Lack of speed taking its toll

Rumpelteazer Pacific Crossing
Robert Holbrook
Wed 12 Mar 2008 21:51




We have just had our two slowest days since we left Panama.  Rumpelteazer has averaged 6.5 and 5.4 knots and travelled 157 and 131 miles repectively in the last two 24 hour periods.  At midday today we have 1,020 miles yet to go to the Tuamotus, and our eta of 17th March is not looking so good.


During supper last night we talked about what we might put in today’s blog – it soon became obvious that we should be honest and tell it how it is.  Our lack of speed is beginning to take its toll on crew morale – the actual words used were ‘boredom’, ‘restlessness’ and ‘apathy’. 


Although we’ve been at sea for 22 days (including a 10 hour stop in the Galapagos), time has not been difficult to fill, but that is beginning to change. Max even took up baking, briefly, producing some interesting but nonetheless tasty flapjacks.  Fortunately we are not yet tired of listening to Blackadder Goes Forth, despite having heard it through 3 times so far.


What to do?  The wind has steadily dropped to its current strength of between 7 and 10 knots from the east.  We are still sailing dead down wind, goose-winged, mostly on a port gybe but occasionally on starboard.  We are travelling west at around 5 knots on a bearing of 255° with a gentle following sea and even gentler easterly wind.  Yesterday we briefly put our symmetric  spinnaker up, but it gave us very little additional speed, and with winds rising to15kts (sweet memory!)  there were worries about putting too much strain on it, so down it came again.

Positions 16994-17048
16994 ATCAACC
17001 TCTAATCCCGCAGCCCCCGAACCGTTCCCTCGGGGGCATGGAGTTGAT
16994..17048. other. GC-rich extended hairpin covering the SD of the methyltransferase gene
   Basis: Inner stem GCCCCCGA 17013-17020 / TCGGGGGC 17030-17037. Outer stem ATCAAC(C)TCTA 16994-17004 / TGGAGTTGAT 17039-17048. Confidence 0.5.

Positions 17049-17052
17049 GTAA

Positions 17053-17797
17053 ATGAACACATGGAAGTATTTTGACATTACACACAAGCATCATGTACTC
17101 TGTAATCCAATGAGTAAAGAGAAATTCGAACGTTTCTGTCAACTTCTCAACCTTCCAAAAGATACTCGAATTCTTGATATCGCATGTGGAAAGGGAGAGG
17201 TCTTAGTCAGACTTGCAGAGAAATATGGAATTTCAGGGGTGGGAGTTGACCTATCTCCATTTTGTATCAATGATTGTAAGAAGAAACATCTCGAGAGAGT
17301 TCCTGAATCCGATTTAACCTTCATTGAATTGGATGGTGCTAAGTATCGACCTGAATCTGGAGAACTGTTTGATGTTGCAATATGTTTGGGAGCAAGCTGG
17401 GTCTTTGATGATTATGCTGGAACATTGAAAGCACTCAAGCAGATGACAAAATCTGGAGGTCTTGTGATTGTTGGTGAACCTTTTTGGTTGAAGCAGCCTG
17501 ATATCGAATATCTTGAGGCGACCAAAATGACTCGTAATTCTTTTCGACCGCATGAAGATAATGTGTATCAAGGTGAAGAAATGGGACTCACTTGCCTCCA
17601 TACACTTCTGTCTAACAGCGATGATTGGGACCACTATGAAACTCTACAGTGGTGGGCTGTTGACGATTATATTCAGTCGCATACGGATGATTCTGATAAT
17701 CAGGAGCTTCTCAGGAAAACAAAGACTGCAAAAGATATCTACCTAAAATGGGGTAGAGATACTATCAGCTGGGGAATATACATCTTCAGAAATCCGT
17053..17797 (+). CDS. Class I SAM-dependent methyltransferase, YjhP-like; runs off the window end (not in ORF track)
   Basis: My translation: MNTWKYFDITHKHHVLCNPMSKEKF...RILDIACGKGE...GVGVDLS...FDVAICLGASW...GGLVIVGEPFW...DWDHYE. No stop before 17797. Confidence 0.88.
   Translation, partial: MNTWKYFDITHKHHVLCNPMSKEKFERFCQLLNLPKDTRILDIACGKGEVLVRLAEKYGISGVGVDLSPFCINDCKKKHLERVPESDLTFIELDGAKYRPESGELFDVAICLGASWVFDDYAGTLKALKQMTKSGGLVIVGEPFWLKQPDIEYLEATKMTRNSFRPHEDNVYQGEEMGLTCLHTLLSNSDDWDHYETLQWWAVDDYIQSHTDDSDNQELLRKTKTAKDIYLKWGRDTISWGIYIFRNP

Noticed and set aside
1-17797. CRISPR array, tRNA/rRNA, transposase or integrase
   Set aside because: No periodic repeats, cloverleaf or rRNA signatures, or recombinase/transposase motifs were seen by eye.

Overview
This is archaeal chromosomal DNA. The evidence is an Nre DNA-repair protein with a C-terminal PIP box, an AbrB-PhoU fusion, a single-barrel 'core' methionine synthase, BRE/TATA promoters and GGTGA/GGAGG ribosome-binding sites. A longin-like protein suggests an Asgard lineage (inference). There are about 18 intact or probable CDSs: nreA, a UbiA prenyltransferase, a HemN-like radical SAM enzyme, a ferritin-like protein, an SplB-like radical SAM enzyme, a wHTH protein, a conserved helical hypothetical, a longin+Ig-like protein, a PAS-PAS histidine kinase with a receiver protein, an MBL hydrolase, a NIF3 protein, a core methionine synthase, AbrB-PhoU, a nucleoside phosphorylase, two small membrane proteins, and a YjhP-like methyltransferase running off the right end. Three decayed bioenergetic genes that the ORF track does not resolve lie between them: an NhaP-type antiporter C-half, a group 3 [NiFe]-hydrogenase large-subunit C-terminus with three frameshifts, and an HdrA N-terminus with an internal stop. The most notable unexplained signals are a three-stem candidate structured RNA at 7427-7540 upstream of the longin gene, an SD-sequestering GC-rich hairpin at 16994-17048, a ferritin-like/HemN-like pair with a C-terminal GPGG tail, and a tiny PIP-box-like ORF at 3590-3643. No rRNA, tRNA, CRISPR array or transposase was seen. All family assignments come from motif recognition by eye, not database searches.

Robert is doing a great job of trying to keep up crew morale.  He’s just cooked a delicious brunch of bacon and scrambled eggs.  Having serviced and repaired several of the lifelines, he is now running a masterclass for the crew in servicing winches.  Oh joy!

On a more positive note, sunsets and sunrises have been delightful, with particularly pleasing yellow/pink/grey formations on the horizon providing those on the 3-6am watch with glorious visual entertainment.


Finally a big thank you to all our readers for their feedback – from as far afield as Australia, Tasmania, New Zealand, the US, the Netherlands, Germany, the UK and the Isle of Wight – we value it all!